Last year was a particularly busy one for Vilsack: Congress was dragging its feet on the ultimately unsuccessful attempt to pass a farm bill, the country was suffering one of the largest droughts in decades, and his wife, Christie, was trying to unseat conservative lightning rod Rep. Steve King, R-Iowa.
This on top of USDA's always crowded dance card (objectives include assuring food safety, promoting agricultural trade, protecting natural resources, and, oh yeah, ending hunger in the United States and abroad). Making things even busier is Vilsack's commitment to civil rights. He notes that when he first took over as Agriculture secretary, he was greeted by "tens of thousands of complaints and lawsuits" relating to discrimination.
Fortunately, Vilsack, 62, has a track record of multitasking. Having served as mayor of the Iowa town of Mount Pleasant and also as governor of the state, he has the executive-experience thing down pat.
"When my governor friends ask me if I'm having a good time, they expect me to complain," he says. "But it's the greatest job in America. It's like being the governor of 50 states at once."
Abandoned as a child, Vilsack was adopted from a Pittsburgh orphanage and attended Hamilton College in upstate New York and Albany Law School. After getting married, he moved to his wife's hometown of Mount Pleasant to work in his father-in-law's law office. After his stint as mayor, Vilsack won the governor's race in what The Cook Political Report called "the biggest upset" of 1998. He held the office from 1999 to 2007. He was appointed to the Agriculture Department in President Obama's first term.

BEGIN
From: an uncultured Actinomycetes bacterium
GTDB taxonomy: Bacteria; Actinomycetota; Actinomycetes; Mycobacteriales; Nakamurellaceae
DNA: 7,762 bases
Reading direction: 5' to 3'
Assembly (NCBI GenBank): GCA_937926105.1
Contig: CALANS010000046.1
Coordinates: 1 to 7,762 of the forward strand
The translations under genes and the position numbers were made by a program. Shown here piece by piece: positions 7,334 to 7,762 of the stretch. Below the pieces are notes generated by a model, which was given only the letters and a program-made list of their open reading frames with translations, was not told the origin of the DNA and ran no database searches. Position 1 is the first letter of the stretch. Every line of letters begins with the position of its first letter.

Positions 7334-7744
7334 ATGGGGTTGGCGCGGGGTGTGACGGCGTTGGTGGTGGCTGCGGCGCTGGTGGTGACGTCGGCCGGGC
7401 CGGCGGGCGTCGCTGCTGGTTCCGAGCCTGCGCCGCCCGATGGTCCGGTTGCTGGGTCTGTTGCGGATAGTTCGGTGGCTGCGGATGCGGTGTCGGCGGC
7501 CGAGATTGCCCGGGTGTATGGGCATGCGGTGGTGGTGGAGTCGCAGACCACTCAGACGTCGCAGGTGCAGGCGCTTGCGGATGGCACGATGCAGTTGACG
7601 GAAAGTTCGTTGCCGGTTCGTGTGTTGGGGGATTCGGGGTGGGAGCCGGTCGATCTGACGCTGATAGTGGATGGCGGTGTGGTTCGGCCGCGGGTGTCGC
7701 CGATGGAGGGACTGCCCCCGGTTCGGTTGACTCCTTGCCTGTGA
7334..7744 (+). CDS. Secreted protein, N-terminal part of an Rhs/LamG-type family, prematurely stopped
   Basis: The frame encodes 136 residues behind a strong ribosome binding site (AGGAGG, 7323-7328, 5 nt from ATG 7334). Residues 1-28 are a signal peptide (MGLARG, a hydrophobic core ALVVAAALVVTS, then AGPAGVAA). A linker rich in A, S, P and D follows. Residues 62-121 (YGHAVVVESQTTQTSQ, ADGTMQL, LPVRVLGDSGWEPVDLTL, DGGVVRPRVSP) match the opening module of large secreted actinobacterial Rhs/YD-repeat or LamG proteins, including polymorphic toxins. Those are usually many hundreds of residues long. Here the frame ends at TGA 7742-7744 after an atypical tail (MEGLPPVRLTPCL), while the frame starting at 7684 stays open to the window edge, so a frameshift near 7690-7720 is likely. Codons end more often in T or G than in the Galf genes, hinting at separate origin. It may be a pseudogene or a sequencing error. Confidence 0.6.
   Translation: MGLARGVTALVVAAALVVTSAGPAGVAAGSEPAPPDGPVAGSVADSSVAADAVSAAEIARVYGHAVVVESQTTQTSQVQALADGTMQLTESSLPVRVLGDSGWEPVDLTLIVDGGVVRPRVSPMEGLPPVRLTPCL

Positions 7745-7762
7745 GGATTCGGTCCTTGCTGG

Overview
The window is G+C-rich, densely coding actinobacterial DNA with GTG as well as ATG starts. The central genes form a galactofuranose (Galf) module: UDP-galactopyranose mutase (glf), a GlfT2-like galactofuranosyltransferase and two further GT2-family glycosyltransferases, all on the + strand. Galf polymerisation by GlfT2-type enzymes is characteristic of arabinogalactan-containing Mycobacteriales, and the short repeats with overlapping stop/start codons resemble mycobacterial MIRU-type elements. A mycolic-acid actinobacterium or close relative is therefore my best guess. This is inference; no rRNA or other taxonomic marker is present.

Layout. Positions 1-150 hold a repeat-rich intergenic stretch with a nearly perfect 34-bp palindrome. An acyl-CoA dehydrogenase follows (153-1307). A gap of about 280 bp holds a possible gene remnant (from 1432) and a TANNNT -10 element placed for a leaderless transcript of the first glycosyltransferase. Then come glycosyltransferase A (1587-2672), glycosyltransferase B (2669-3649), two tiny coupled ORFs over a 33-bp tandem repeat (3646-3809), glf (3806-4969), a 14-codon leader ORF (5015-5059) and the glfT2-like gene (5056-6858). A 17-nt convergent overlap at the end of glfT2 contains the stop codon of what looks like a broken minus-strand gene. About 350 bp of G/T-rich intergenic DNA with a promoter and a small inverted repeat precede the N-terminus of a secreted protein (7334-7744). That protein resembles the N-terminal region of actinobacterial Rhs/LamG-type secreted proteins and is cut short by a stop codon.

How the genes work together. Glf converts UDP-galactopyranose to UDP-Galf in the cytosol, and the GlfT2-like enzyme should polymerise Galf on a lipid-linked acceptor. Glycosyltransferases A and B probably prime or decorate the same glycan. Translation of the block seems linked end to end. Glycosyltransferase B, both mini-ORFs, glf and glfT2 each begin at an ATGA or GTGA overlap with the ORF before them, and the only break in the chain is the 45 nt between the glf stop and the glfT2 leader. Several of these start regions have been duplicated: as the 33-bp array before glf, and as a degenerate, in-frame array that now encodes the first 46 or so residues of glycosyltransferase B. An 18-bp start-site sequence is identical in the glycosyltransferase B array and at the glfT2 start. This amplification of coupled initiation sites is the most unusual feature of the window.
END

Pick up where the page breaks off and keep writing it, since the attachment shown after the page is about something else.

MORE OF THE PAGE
On paper, last year may have been his most difficult: There is still no farm bill, the drought racked up huge losses, and King is still in Congress. But Vilsack has high hopes for 2013, mainly because without a national election, it could still be a good year for the farm bill. Vilsack said USDA serves three functions in trying to get a food, farm, and conservation bill passed: educating people around the country, creating the opportunity for farm groups to get their voices heard by lawmakers, and bringing key members of Congress together to see if they can bridge their differences. And while they couldn't last year, Vilsack said he believes the groundwork they laid will pay off in 2013.
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